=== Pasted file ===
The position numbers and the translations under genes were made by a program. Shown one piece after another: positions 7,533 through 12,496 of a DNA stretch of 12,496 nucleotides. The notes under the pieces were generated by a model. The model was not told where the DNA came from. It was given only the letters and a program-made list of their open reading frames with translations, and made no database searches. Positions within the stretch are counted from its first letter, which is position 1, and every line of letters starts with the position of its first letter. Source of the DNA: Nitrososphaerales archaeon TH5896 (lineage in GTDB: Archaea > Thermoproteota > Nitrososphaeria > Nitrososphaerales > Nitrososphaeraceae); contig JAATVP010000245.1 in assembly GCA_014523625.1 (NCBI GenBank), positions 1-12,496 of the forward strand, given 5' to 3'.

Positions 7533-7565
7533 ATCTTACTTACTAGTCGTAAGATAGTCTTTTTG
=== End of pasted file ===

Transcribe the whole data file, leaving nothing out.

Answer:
The position numbers and the translations under genes were made by a program. Shown one piece after another: positions 7,533 through 12,496 of a DNA stretch of 12,496 nucleotides. The notes under the pieces were generated by a model. The model was not told where the DNA came from. It was given only the letters and a program-made list of their open reading frames with translations, and made no database searches. Positions within the stretch are counted from its first letter, which is position 1, and every line of letters starts with the position of its first letter. Source of the DNA: Nitrososphaerales archaeon TH5896 (lineage in GTDB: Archaea > Thermoproteota > Nitrososphaeria > Nitrososphaerales > Nitrososphaeraceae); contig JAATVP010000245.1 in assembly GCA_014523625.1 (NCBI GenBank), positions 1-12,496 of the forward strand, given 5' to 3'.

Positions 7533-7565
7533 ATCTTACTTACTAGTCGTAAGATAGTCTTTTTG